|Authors: ||J. Wade, B. Holzapfel, K. Degaris, D. Williams, M. Keller|
|Keywords: ||Vitis vinifera 'Shiraz', proline, arginine, amino acids, regulated deficit irrigation, partial rootzone drying|
The effects of vineyard nitrogen (N) application timing and irrigation strategy on fruit quality and amino-N (proline and arginine) composition of Vitis vinifera 'Shiraz' were investigated.
Three irrigation treatments (PRD, RDI and standard practice (STD) were factorialised with three nitrogen (N) applications (bloom to veraison, post-harvest, and split application bloom to veraison/post-harvest). No interactive effects of N and irrigation treatments were found.
However, RDI decreased yield, decreased berry size, achieved ripeness (22.5 °Brix) earlier and increased berry anthocyanin concentration compared with STD. PRD had no effect on yield, berry anthocyanin concentration or berry weight, but the vines were harvested one week earlier than were the STD vines.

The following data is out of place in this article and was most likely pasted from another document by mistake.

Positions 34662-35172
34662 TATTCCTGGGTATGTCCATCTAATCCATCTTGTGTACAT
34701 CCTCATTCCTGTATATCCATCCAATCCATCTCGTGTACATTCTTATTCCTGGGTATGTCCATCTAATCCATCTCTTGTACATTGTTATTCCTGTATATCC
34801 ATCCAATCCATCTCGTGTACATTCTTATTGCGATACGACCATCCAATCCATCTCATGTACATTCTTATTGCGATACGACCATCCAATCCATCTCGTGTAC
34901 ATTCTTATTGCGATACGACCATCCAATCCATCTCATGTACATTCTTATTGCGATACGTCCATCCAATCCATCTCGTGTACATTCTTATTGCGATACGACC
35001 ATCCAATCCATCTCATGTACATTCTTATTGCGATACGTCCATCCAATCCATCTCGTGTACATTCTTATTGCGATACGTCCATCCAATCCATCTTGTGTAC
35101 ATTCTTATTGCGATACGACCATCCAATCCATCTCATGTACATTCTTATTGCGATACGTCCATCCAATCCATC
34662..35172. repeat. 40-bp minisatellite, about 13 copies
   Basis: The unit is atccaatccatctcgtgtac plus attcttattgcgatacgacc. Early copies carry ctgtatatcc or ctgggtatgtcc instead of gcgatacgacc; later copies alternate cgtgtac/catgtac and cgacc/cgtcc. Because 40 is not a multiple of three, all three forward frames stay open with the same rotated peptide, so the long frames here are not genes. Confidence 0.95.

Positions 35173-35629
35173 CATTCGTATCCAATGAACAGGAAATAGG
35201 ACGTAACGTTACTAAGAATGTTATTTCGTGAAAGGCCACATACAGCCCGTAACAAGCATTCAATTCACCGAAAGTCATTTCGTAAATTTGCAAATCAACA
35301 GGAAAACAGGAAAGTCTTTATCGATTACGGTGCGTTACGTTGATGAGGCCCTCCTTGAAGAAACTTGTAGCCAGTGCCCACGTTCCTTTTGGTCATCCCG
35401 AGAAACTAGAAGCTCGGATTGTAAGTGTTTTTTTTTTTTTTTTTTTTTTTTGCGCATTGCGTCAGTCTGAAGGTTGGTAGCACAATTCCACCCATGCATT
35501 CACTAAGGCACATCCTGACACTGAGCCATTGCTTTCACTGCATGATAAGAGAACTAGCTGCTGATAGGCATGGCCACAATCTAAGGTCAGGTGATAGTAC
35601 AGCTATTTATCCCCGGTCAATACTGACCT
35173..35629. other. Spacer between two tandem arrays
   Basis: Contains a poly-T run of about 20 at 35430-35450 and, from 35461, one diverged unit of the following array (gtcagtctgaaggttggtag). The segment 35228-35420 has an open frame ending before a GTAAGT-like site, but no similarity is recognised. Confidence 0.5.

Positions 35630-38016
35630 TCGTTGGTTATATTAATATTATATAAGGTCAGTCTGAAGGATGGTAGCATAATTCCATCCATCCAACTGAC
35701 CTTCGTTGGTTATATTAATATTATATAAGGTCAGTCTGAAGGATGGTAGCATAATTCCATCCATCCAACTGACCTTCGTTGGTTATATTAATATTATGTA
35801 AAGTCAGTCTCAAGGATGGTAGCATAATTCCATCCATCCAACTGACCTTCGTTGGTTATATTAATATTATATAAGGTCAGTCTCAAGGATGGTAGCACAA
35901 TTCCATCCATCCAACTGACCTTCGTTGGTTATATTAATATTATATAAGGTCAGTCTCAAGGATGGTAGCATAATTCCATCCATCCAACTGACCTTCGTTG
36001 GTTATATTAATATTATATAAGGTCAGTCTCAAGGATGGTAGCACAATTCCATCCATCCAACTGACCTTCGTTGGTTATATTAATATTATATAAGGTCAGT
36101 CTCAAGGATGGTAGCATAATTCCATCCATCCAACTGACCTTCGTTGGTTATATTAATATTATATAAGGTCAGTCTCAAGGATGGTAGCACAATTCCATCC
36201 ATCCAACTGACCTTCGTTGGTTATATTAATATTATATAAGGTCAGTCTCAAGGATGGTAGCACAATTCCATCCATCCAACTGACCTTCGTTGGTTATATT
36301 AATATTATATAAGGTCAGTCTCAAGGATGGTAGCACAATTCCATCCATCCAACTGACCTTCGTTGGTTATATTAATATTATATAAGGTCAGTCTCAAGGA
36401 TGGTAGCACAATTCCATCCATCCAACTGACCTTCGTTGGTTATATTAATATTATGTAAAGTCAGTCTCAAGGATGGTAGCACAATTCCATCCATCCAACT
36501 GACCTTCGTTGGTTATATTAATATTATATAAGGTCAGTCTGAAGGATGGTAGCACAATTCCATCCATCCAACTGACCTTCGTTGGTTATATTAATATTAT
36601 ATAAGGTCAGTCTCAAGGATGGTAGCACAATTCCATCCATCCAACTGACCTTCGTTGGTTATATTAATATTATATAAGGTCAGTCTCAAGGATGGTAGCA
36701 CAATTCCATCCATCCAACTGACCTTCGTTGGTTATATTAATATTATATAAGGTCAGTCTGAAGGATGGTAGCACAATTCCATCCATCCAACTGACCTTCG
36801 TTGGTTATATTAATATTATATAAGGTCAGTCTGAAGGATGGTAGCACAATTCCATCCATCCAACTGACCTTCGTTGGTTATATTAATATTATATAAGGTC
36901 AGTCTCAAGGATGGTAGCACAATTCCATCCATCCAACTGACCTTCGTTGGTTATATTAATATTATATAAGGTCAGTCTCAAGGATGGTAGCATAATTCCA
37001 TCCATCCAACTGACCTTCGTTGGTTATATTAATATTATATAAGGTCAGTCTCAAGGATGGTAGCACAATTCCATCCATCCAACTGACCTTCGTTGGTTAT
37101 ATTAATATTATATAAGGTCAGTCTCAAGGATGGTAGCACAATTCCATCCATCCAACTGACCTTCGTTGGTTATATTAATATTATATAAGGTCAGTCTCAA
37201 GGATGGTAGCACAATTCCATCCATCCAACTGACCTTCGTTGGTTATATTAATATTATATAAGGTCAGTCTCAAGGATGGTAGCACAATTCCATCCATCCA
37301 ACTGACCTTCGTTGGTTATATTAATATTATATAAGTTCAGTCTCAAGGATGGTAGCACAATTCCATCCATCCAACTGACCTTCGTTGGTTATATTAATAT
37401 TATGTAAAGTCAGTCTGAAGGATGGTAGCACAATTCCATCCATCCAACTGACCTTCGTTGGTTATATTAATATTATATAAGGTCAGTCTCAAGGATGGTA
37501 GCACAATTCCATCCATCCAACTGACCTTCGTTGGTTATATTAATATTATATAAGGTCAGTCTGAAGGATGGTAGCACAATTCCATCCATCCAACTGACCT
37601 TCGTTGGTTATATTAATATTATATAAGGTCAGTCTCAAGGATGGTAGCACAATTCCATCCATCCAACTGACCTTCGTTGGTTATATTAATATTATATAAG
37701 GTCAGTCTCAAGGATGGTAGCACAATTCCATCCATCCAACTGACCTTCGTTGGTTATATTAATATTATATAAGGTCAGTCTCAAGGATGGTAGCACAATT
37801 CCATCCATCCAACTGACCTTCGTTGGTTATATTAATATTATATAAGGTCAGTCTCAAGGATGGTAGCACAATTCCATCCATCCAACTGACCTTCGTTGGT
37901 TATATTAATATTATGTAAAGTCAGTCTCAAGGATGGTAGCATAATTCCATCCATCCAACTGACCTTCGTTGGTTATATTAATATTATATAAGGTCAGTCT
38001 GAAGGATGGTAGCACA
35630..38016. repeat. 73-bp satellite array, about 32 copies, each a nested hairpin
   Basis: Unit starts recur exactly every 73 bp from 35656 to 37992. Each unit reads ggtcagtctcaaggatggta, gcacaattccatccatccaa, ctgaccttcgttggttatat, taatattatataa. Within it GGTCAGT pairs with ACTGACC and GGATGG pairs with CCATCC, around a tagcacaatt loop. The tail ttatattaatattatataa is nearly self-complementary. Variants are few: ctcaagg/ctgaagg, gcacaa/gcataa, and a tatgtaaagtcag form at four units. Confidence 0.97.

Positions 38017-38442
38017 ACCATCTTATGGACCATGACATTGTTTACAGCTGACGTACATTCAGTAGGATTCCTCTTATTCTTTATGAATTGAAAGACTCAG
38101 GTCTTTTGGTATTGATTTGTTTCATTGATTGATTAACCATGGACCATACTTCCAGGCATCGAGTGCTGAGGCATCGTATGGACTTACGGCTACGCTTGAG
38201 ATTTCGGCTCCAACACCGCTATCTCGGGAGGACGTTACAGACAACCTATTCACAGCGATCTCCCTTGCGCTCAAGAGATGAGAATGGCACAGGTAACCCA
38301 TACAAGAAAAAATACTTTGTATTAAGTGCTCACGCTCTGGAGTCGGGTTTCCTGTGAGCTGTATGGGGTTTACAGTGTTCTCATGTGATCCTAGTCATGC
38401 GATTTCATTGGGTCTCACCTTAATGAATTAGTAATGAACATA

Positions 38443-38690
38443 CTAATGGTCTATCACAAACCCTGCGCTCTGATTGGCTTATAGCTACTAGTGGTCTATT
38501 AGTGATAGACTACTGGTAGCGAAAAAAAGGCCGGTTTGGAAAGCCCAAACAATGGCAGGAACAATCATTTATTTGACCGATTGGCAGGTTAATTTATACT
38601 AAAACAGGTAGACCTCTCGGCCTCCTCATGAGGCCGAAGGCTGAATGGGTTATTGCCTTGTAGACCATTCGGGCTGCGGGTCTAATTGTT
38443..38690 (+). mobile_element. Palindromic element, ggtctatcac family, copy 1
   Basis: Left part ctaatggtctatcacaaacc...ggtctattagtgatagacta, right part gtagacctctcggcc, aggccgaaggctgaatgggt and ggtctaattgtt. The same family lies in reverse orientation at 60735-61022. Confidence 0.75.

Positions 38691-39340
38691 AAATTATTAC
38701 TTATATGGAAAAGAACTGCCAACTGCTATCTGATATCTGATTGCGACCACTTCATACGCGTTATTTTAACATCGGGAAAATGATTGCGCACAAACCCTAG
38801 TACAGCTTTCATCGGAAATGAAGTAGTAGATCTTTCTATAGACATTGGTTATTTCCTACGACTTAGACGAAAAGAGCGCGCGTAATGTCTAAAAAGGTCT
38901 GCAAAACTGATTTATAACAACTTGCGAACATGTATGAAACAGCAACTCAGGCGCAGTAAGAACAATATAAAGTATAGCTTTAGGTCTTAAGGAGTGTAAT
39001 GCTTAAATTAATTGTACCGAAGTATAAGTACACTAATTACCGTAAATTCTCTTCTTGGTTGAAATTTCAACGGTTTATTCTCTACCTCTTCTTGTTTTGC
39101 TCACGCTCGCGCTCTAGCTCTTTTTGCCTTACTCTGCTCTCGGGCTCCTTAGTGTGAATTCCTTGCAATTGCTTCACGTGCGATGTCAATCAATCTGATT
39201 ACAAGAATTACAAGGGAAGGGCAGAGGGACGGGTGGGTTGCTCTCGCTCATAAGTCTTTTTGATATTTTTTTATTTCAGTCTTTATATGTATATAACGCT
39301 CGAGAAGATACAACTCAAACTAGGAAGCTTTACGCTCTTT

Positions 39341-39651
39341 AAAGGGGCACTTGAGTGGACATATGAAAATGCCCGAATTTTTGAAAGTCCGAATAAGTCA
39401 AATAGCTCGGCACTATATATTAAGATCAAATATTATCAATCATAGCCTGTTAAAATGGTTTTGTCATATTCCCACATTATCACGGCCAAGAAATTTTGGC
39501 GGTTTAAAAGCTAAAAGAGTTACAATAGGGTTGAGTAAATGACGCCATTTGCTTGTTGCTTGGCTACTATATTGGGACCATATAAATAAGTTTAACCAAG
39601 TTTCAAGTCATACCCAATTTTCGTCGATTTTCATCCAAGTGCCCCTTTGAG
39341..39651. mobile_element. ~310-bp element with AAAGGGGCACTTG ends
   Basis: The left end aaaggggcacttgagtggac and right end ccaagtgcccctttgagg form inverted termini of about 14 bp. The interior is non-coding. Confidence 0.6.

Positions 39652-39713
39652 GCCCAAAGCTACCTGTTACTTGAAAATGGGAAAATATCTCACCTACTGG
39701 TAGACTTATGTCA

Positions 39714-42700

A high level of N applied at bloom to veraison delayed ripening, and resulted in a lower berry anthocyanin concentration.
Juice arginine concentration was highest in response to bloom to veraison N application, and decreased with irrigation treatment in the order: STD > PRD > RDI. PRD and RDI decreased the proline concentration in the juice compared to STD. RDI and post-harvest N application increased the juice proline:arginine ratio.
These results suggest that N application timing and irrigation strategy can have implications for the fermentation process as well as fruit quality.
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